The exhibition depicts fighting and everyday life during the Rising, keeping occupation terror in the background.
Complexity of the international situation at the time of the Rising is portrayed, including the post-war years of the Communist regime and the fate of Insurgents in the People’s Republic of Poland (PRL). With the total area of more than 3000 m2, 800 exhibition items, approximately 1500 photographs, films and sound recordings, history of the days preceding the Rising is told. Visitors are guided through the subsequent stages of the Rising until the time when the Insurgents left Warsaw. Their further fate is also portrayed.
The second part of the permanent exhibition, opened in May of 2006 in Hall B, presents the story of Allied airdrops. Its highlight is a replica of a Liberator B-24J bomber. Much of the exhibition has been devoted to the Germans and their allies, showing their actions in Warsaw as documented in official texts from the time of the Rising and in private notes. The stories of eye witnesses of the August and September 1944 events are played in Hall B. These recordings came from the audiovisual Spoken History Archive at the Warsaw Rising Museum. A movie theatre shows films about the Rising on a panoramic screen. At the mezzanine gallery various temporary exhibition are displayed. The Museum tower is a special attraction with a view of the Freedom Park and the city of Warsaw.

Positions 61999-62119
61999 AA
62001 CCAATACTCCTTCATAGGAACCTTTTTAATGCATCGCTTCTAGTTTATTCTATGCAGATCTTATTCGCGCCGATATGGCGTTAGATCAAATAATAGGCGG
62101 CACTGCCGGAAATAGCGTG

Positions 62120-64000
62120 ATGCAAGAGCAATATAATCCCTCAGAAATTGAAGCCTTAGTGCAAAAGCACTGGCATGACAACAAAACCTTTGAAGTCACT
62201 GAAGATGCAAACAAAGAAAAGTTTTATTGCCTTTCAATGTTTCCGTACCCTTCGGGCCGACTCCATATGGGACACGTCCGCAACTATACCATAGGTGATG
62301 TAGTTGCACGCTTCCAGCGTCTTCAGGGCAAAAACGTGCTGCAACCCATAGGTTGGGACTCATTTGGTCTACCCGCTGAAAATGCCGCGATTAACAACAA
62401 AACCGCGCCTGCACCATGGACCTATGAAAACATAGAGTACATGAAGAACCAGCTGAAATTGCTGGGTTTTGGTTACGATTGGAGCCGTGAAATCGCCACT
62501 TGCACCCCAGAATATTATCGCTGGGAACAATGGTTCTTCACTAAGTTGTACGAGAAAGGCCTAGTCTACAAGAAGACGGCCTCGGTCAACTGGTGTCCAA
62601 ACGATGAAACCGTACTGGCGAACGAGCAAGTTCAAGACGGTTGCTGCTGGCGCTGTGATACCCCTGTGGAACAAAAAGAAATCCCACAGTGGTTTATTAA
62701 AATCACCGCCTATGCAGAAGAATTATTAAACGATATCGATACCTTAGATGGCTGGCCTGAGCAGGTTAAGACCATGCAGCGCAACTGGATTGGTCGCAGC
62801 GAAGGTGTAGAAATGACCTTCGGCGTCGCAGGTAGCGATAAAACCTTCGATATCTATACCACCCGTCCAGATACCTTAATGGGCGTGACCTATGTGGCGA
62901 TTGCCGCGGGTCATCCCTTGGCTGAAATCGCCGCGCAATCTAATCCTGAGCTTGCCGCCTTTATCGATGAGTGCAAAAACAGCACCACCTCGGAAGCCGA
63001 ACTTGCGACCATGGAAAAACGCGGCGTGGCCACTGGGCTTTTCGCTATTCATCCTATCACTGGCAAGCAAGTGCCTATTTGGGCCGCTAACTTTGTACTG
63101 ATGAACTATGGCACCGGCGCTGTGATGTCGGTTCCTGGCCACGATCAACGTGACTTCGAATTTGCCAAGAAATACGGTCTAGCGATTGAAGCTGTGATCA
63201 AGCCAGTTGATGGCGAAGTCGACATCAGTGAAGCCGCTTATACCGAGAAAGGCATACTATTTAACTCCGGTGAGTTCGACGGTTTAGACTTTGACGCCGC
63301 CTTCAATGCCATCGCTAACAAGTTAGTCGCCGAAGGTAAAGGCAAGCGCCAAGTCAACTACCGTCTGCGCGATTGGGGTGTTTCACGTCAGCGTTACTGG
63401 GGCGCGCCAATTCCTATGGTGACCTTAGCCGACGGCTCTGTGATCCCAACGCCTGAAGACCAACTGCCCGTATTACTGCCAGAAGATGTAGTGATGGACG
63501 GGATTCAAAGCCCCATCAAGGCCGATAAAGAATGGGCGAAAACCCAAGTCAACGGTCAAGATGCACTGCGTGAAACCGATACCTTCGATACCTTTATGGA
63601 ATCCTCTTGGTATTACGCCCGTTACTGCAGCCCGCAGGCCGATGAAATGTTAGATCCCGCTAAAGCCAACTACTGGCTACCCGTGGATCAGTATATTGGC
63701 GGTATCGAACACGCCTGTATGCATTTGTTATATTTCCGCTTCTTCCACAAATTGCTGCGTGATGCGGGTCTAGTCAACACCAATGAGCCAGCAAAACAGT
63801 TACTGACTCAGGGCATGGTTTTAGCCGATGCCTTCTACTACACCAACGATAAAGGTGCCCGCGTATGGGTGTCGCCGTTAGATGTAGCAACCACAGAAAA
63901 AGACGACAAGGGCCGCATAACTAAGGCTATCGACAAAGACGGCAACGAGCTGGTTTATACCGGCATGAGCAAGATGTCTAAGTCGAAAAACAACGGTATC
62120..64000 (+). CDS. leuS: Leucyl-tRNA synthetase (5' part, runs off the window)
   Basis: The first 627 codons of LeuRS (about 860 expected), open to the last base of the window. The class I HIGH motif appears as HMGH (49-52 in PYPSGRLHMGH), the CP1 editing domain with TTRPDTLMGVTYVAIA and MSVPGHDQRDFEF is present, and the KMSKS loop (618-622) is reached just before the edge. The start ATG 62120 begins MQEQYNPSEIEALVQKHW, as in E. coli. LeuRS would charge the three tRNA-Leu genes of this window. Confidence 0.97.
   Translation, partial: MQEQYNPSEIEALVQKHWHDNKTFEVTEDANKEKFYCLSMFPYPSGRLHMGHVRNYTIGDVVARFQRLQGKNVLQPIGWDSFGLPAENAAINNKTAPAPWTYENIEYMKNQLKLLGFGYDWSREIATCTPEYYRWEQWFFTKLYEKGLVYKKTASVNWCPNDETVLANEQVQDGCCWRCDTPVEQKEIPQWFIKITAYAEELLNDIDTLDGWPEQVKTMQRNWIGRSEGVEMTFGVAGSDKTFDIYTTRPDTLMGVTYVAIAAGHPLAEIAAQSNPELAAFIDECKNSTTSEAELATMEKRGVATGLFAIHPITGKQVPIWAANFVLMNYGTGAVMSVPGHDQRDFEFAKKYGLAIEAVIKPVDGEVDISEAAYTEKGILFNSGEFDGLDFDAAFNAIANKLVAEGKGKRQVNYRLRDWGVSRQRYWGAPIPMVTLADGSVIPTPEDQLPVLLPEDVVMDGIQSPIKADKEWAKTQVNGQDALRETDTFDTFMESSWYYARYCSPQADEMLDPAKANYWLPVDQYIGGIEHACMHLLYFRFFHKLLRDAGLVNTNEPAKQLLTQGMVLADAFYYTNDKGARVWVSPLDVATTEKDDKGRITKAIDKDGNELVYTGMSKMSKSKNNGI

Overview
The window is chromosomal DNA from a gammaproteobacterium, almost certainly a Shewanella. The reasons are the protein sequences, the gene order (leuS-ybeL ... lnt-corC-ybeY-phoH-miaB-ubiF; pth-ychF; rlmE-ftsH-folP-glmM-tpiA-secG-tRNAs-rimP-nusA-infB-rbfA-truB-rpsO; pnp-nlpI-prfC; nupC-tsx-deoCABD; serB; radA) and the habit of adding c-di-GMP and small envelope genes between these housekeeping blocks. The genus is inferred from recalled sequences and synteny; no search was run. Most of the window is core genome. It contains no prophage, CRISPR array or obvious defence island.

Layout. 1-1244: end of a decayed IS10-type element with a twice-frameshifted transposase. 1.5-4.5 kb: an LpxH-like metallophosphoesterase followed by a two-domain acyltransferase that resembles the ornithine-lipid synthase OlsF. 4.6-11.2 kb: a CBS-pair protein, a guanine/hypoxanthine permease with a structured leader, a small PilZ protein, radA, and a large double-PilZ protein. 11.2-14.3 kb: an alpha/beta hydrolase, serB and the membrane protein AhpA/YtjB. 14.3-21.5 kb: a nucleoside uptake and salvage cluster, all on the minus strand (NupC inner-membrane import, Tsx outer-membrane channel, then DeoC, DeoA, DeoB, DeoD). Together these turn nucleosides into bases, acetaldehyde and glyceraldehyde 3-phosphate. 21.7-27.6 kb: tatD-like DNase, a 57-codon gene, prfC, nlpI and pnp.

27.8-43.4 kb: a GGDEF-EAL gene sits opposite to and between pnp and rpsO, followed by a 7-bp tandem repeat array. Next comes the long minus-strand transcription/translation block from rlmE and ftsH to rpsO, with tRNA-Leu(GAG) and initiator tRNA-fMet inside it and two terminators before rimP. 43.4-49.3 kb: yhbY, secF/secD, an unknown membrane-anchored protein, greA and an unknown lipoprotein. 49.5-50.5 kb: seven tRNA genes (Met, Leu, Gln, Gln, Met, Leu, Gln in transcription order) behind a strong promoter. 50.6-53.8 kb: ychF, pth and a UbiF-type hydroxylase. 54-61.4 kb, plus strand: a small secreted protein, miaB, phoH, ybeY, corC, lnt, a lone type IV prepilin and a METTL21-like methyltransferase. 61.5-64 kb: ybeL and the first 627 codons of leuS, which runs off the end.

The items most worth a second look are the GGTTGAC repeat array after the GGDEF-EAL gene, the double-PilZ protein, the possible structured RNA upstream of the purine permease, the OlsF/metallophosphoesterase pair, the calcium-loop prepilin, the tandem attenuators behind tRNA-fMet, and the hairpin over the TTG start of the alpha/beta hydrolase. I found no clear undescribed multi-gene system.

Following the decision of the Minister of Culture and National Heritage regarding the 2019-nCov (Coronavirus) epidemic, The Warsaw Rising Museum will be closed to the public from 12 March 2020.
Take part in a photo competition organised to commemorate the 77th anniversary of the Warsaw Rising. Catch on your camera or smartphone the way we commemorate the Rising wherever you are, no matter whether in Poland or in the world! Official commemorations, concerts, social events – take a picture of anything that is about remembering what happened in Warsaw in August and September 1944. Show that you care!
A Phoenix City shows over 150 photographs of Warsaw from the 1940s made by Karol Pęcherski.